DOD takes different tack on acquisitions
- By Dan Caterinicchia, Dan Caterinicchia
- Jul 14, 2003
The Defense Department will no longer base its acquisition and development cycles on requirements but instead set benchmarks according to what systems can actually do.
The change will require DOD officials to define fewer specifics about systems ahead of time, and it should allow the military services to do more spiral development, in which new systems are honed through in-the-field use.
The chairman of the Joint Chiefs of Staff's Instruction and Manual 3170 outline the transition from operational requirements documents to capabilities development documents. The new policy and guidelines "have not been signed yet but have been submitted to the signature authority for approval," according to a DOD official familiar with the documents.
"The baseline difference between the [old and new] documents lies mainly in how they were developed," said the official, who requested anonymity. "The new document is designed to reflect a capability-based approach that puts the senior decision-makers out in front of the capabilities integration and development system.
"No transition period has been formally defined, but all services have been briefed on the changes...[and] the services have been part of the development process of the new instructions," the official said. "In some cases, program offices have already started making the changes necessary for the new documents."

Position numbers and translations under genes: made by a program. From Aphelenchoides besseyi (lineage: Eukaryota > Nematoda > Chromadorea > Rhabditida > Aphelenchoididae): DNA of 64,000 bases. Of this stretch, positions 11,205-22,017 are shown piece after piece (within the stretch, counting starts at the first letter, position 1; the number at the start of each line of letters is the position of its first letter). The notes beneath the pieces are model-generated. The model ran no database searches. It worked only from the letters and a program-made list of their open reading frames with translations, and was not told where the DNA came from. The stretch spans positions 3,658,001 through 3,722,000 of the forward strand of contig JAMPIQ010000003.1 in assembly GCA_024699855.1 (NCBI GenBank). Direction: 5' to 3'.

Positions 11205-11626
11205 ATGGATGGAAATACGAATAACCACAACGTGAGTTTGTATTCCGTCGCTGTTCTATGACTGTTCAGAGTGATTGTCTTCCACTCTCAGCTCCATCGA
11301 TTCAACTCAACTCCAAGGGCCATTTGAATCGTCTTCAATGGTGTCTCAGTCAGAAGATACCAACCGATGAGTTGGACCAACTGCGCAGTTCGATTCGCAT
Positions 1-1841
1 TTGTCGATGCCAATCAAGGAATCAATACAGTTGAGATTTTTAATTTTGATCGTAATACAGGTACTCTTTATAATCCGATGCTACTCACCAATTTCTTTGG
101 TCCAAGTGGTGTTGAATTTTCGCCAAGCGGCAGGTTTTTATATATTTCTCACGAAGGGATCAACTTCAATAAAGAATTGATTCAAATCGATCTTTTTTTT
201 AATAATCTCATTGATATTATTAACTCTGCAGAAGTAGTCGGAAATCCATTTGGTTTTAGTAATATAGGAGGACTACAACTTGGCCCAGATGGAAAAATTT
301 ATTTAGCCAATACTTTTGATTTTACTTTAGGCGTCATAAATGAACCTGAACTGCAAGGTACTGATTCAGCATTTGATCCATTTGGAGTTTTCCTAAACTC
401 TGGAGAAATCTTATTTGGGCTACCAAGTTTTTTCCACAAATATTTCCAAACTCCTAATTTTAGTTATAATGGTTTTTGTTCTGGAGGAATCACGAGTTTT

Unlike some DOD directives that are not followed until formal Pentagon approval is given, it appears this transition is already taking hold.
Army Maj. Carl Wilk, senior project officer at the Battle Command Battle Laboratory at Fort Leavenworth, Kan., said the Army's future Battle Command System development began as an operational requirement document and has been restructured to reflect capabilities rather than requirements.
The capabilities document will be tested in August during "seminar war games," in which one- and two-star officers will get their first look at the system and be able to provide feedback, he said.
Officials created the new guidance with transformation in mind. The change is not transformation in itself, but it is a new mind-set in what used to be called the requirements-generation process, the official said.
"The biggest challenge is getting people to think about that next level up from requirements to capabilities," Wilk said.
Loren Thompson, a defense analyst at the Lexington Institute, an Arlington, Va., think tank, said the move reflects Defense Secretary Donald Rumsfeld's post-Sept. 11, 2001, insistence on a capabilities-based model over the previous threat-based paradigm, with the idea that regardless of the threat, certain capabilities are essential to defeating any adversary. n
Focusing on adversaries Capabilities-based planning was emphasized in the 2001 Quadrennial Defense Review, reflecting the changing nature of threats to U.S. interests since the end of the Cold War and the Sept. 11 terrorist attacks. The review stated that "a capabilities-based model — one that focuses more on how an adversary might fight than who the adversary might be and where a war might occur — broadens the strategic perspective."